After a childhood growing up overseas, Megan Renaud fondly remembers her formative years spent in Jamestown. But it wasn’t until she grew up, married and settled in a Boston suburb with three daughters of her own that she realized just how special life on Conanicut Island was.
“For me, I kept almost wanting to move back there, but my husband is from Boston area, and his family and work are there. I would get frustrated we couldn’t spend more time in Jamestown, and always thought... we would live there in retirement,” she says.
So a few years ago, she and her husband Michael began looking for a summer home in Jamestown, where Megan’s mother still lives. Their realtor suggested the couple take a look at a turn of the century Victorian with ample bedrooms, space to entertain friends, easy proximity to downtown and a hefty asking price well outside their budget.
“I thought they were crazy,” Megan recalls, but she and Michael agreed to take a look. “It was such a great house and close to my mom. We could see having it for such a long time, and it had enough bedrooms so when the kids get older they could come back and visit with their families... It seemed like the perfect house.”
Not long after they visited the Victorian, their realtor called and said the asking price had dropped, and when the owners had heard that Megan had roots in Jamestown, they graciously accepted the Renauds’ offer in August of 2011. The couple knew the home would need some updating, both cosmetic and regulatory, but they continued to visit with daughters Estelle, Margarite and Vivienne on holidays and long weekends.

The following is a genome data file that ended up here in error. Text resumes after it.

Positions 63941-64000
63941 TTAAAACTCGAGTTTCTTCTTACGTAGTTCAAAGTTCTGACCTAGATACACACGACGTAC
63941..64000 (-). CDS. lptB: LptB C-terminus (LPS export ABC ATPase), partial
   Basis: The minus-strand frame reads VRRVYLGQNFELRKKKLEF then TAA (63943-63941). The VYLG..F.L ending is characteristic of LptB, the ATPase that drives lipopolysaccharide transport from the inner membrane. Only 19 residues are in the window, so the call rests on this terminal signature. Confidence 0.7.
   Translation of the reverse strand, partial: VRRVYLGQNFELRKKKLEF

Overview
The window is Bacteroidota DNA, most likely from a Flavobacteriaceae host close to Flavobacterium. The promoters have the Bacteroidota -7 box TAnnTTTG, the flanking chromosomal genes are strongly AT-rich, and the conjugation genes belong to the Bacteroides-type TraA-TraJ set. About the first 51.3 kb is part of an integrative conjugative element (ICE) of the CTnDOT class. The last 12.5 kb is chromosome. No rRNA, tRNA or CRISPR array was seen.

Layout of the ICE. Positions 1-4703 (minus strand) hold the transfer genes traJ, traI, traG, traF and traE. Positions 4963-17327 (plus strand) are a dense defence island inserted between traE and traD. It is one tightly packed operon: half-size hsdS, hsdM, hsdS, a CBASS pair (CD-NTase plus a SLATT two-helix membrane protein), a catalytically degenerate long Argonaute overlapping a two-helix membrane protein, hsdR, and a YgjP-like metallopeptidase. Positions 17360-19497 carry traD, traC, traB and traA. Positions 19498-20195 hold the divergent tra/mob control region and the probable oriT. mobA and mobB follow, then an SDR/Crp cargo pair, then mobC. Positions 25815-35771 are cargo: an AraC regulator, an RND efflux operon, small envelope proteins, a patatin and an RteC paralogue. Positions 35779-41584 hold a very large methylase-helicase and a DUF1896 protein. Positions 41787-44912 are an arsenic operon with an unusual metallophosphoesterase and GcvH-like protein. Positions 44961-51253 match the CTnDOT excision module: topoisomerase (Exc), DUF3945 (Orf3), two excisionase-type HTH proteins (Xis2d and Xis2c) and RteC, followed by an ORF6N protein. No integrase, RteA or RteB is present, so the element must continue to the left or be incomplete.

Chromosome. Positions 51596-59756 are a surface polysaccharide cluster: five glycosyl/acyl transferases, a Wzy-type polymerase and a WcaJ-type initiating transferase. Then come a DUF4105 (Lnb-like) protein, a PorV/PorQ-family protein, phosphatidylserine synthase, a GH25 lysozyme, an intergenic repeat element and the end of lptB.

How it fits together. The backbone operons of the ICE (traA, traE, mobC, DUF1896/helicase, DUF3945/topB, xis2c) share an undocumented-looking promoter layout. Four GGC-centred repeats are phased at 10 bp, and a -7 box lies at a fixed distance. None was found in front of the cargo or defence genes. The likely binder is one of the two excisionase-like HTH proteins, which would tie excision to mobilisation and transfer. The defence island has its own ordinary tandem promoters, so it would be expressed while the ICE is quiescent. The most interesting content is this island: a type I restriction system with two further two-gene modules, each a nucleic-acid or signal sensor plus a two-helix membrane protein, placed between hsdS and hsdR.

After a year, the family had a better sense of their wants and needs for the home. Megan and Michael began looking for a builder. “We knew we wanted to work with someone who would respect old homes and try to maintain as much of the character as possible,” explains Megan. With a simple architectural plan in place, they met with a few builders but none seemed to appreciate the more than 100-year-old home, until their electrician suggested Greg Bressler of Picus Woodwrights based in Shannock. “Once we talked to Greg, we knew right away we knew we wanted to use him.”
Because they were going to be off site for the majority of the project, Megan says Greg’s organization, talent, follow through and perhaps most importantly, his trustworthiness, would be key to the success of this new rehabilitation project. “When we took it on, it was in structurally fine shape. Mechanically it was outdated and tired, insulation didn’t exist, the living space... didn’t really work in 2012,” says Greg. He explains that the home had three separate additions through the century, something he finds is commonplace with many older homes in Rhode Island.
The first addition he describes as “simple” and “shed-like,” while the second addition he says enlarged the first and added a second floor space. “The big one was a third addition. I think they took an out building, like a large barn or storage building, and just dragged it to the back of the house. We tried to not disguise the sequence of additions because they’re kind of fun and funny. But we needed to open the spaces up so they worked.”